Common Loon (Gavia immer)

Loon with multi-colored plumage, brown head, and bright red eyes floating in a pond
An adult common loon in breeding plumage.
Category: Birds
State status: Sensitive
Vulnerability to climate change (More details)

Moderate

If you see this species, please share your observation using the WDFW wildlife reporting tool or email us at  wildlife.data@dfw.wa.gov. Be sure to include a photo of the species for verification and location (latitude/longitude coordinates) of your observation. 

The common loon has a small breeding population in Washington. Its overall range has contracted northward. Due to life history and a small population in Washington it is highly vulnerable to impacts if not monitored and managed where appropriate. Increased development and recreational pressure at sensitive nesting lakes must be actively managed to prevent further loss of nesting loons.

Description and Range

Physical description

Common loons typically measure 26 to 36 inches, with a 50 to 55-inch wingspan. They weigh 8.4 to 19 pounds. Males are larger than females and territorial individuals tend to be larger than those not on territories. Both male and female common loons bear black and white plumage during the breeding season. In winter, loons acquire a gray above, white below basic plumage. Subadult loons may remain in basic plumage year-round.

Ecology and life history 

Close up of a  pair male and female loons in breeding plumage facing each other on the water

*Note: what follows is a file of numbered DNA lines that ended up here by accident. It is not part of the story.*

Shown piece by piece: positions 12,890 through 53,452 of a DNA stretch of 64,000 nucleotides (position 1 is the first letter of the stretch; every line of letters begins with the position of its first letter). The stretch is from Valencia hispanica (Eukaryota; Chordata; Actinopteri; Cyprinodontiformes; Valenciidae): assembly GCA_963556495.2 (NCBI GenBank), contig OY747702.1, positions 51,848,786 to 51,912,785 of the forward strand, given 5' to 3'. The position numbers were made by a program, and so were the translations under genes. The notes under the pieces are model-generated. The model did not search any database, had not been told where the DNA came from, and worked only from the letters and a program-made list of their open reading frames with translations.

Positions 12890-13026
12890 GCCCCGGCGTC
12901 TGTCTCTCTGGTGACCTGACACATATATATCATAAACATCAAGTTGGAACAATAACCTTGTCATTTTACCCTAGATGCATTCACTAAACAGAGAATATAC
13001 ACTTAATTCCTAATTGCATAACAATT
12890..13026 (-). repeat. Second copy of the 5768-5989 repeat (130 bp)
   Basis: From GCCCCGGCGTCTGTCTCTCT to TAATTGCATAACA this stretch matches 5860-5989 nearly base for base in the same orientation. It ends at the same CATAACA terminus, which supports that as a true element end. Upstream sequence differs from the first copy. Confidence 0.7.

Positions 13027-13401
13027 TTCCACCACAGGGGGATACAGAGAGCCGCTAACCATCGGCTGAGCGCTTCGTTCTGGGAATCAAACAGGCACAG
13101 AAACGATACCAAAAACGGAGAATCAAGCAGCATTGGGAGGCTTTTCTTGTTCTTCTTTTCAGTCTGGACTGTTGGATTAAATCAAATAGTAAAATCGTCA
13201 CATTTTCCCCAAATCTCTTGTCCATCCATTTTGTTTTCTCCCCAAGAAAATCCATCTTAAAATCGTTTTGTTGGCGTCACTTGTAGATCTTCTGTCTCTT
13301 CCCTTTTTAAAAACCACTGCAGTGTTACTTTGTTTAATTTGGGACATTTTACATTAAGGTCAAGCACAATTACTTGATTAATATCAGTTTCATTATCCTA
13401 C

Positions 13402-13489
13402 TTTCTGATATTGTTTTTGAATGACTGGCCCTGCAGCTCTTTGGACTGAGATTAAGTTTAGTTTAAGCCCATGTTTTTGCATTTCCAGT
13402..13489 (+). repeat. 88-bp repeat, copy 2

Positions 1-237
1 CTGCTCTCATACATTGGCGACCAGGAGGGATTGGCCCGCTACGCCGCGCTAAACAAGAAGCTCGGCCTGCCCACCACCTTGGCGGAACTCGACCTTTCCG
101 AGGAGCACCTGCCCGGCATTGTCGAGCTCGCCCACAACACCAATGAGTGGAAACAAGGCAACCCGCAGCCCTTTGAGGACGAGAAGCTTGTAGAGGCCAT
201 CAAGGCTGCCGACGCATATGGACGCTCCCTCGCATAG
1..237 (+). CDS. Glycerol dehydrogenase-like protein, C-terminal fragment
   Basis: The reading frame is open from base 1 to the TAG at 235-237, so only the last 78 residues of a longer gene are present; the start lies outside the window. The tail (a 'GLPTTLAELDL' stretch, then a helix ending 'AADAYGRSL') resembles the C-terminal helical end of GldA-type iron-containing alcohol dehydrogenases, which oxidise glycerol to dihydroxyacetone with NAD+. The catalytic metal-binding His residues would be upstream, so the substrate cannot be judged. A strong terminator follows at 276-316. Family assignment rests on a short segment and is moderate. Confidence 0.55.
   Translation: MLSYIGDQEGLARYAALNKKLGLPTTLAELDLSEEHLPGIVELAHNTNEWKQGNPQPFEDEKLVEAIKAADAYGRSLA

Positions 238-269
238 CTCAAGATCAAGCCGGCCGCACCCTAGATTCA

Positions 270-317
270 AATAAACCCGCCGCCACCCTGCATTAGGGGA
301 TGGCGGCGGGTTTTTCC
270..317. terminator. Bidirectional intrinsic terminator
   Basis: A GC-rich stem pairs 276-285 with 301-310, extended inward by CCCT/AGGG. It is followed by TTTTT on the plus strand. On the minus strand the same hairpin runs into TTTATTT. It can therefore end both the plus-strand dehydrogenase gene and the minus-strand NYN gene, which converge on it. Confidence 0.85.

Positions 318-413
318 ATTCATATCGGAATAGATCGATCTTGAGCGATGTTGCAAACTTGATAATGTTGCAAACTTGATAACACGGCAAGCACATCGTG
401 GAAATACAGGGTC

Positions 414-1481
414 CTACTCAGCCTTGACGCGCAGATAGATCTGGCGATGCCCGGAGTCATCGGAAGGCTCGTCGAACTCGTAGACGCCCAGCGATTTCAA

Male and female common loons in breeding plumage. Gary J. Wege - USFWS Midwest Region

In winter and during migration, common loons use inland lakes and rivers and marine and estuarine coastal waters.

Common loons feed mainly on fish, typically of a size between 0.35 to 2.45 ounces. In fresh water, these include shad, alewife, trout, smelt, mudminnows, dace, chubs, shiners, suckers, sticklebacks, bluegills, crappie, yellow perch, and walleye. Saltwater prey include eels, menhaden, herring, sprat, haddock, whiting, pipefish, shiner perch, sandlance, gobies, blennies, Irish lords, gurnards, sculpins, flounder, sole, and skates. They also occasionally take amphibians, crayfish, small crabs, and dragonflies; and in eastern Washington, adults have been observed feeding dragonfly nymphs to their chicks.

Breeding habitat includes usually clear lakes containing both shallow and deep-water areas. Nest sites are on small islands, quiet backwaters, or mainland shores. Loons have been found nesting in marshy portions of lakes in water depths no greater than 1.6 feet. Nests are built at the water's edge and egg-laying generally begins between mid-May and mid-July. Optimal nest sites include overhead cover to conceal eggs from predators, protection from wind and waves, good visibility by incubating adults, and a steep slope adjacent to the nest for adequate underwater approaches and exits.

Brood-rearing areas are typically located in shallow coves of fairly uniform depth, sheltered from prevailing winds and wave action, and are independent of nest site location. Chicks leave the nest within 24 hours of hatching and are soon moved to nursery areas. Chicks may be carried on their parents' backs until they reach three weeks of age. Most juveniles are capable of flight at 11 to 12 weeks, and some leave their small, natal lakes or parental territories shortly afterward.